Munster rugby has rushed to defend their handling of Conor Murray’s suspected head injury and return to play against Glasgow in the Champions Cup on Saturday.
An accidental clash of heads with Tim Swinson saw both players receive treatment on the field and while both were deemed fit to continue, it appeared to take the Munster scrum-half a few minutes to shake of the knock he received.
Murray was ultimately called ashore by medics where he underwent and subsequently passed HIA (head injury assessment) testing. However, given the time between the incident and when he actually left the field of play, the EPCR ordered a review of Munster’s handling of the incident.
Now, the province’s Communications Manager Fiona Murphy has revealed to the Irish Examiner that not only did the influential Ireland scrum-half pass the initial five-and-a-half minute HIA immediately following the incident, but he also subsequently passed his HIA2 and HIA3 assessments following the game.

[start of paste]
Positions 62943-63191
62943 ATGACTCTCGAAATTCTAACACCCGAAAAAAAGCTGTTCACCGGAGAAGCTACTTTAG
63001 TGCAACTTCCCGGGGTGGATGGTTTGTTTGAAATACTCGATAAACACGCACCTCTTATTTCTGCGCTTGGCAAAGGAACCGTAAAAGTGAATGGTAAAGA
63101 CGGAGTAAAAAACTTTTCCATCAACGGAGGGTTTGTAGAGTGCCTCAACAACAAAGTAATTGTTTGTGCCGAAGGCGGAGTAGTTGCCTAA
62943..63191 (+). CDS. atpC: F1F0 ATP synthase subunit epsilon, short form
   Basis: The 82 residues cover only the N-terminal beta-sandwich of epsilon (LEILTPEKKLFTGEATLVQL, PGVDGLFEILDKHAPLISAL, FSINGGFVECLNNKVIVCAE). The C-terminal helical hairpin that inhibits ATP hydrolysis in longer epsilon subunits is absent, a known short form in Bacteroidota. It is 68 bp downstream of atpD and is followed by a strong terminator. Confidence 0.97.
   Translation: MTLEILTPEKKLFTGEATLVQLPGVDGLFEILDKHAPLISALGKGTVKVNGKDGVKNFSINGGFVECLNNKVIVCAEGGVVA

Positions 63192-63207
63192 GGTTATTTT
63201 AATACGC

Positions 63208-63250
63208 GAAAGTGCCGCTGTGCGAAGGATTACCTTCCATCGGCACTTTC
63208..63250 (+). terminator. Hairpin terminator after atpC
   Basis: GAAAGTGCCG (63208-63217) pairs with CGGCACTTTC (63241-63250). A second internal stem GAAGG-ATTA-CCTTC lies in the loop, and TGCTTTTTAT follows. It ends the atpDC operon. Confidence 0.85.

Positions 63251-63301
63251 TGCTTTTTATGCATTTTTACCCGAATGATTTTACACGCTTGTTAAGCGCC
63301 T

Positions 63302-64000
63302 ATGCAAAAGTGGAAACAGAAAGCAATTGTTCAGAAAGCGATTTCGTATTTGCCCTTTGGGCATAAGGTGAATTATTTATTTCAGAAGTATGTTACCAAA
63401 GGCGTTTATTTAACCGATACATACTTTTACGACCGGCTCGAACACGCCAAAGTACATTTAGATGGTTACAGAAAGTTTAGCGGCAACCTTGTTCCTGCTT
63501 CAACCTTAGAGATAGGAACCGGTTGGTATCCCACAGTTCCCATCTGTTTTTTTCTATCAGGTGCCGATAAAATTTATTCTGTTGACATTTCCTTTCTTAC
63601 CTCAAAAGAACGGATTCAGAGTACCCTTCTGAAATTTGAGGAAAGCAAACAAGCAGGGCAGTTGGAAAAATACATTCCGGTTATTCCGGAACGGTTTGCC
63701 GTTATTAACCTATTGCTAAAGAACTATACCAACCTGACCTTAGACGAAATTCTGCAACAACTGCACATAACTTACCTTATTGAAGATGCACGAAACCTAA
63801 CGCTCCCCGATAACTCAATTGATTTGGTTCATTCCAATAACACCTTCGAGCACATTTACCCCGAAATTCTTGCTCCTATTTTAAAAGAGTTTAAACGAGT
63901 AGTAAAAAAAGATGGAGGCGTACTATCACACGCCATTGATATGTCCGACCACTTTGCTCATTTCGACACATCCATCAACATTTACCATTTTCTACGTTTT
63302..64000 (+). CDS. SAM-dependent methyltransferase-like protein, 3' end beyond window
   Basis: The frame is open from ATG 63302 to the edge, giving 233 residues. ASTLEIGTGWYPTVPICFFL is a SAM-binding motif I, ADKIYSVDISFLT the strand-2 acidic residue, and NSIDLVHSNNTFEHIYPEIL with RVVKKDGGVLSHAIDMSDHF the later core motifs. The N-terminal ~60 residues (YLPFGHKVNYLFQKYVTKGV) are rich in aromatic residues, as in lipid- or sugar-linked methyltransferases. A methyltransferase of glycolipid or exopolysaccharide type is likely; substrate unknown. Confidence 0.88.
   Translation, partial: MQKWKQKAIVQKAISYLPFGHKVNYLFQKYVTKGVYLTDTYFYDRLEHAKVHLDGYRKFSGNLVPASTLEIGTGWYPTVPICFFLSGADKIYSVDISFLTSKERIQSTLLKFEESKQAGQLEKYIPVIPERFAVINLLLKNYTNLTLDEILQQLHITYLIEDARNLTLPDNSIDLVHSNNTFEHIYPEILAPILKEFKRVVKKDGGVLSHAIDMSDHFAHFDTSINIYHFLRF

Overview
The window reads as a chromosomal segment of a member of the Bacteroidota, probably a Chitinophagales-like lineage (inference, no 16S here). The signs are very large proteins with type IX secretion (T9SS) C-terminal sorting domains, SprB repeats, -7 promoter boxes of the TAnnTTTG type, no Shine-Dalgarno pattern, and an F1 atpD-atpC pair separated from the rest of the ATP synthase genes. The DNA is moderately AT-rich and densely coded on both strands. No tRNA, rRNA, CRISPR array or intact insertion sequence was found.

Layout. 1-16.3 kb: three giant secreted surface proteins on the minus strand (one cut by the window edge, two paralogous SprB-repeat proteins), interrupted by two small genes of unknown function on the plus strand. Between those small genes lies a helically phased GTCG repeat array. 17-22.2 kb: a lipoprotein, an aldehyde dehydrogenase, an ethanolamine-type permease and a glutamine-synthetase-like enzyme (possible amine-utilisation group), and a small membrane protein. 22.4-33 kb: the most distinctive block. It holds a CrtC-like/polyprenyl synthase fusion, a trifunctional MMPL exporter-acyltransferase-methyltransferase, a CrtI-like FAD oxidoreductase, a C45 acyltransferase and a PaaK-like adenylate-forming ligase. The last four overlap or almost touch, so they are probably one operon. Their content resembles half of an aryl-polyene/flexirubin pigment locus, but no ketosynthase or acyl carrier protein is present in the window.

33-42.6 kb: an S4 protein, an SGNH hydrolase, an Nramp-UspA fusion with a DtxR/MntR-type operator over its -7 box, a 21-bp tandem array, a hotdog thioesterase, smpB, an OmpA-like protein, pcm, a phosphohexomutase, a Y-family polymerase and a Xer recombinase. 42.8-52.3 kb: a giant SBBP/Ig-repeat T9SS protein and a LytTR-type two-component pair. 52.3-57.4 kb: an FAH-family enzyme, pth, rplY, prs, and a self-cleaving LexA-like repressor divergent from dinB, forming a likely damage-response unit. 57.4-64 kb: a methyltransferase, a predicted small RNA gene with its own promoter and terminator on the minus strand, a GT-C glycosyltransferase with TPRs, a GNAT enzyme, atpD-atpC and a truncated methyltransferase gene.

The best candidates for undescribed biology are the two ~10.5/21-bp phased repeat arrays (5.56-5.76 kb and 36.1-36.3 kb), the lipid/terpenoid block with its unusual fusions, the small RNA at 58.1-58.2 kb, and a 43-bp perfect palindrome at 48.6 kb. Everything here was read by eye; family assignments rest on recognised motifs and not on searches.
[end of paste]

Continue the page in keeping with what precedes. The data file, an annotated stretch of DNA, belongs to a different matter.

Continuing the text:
“We’re working with EPCR and anything to do with player welfare is welcome from our point of view.
“We’ll work with EPCR on anything like that.
“Everything we did (in treating Murray) was in keeping with World Rugby guidelines in terms of timings and the medical processes, as it has been with every head injury.”
The issue of head injuries in the sport has taken centre stage in recent months. Following a number of high profile injuries to the likes of Leinster’s Johnny Sexton and Wales star George North, new directives on the definition of a high tackle have been introduced by World Rugby since the start of the year.
Any incident that calls into question the health and well being of a player is now being closely monitored by rugby’s governing bodies, and rightly so.
While there is no indication at this time that the EPCR or World Rugby will deliver a negative ruling on Munster’s handling of Conor Murray on Saturday, you might well expect that further changes may be on the way that will force players off immediately following such incidents in order to undergo assessment.
Gary Brennan, Pundit Arena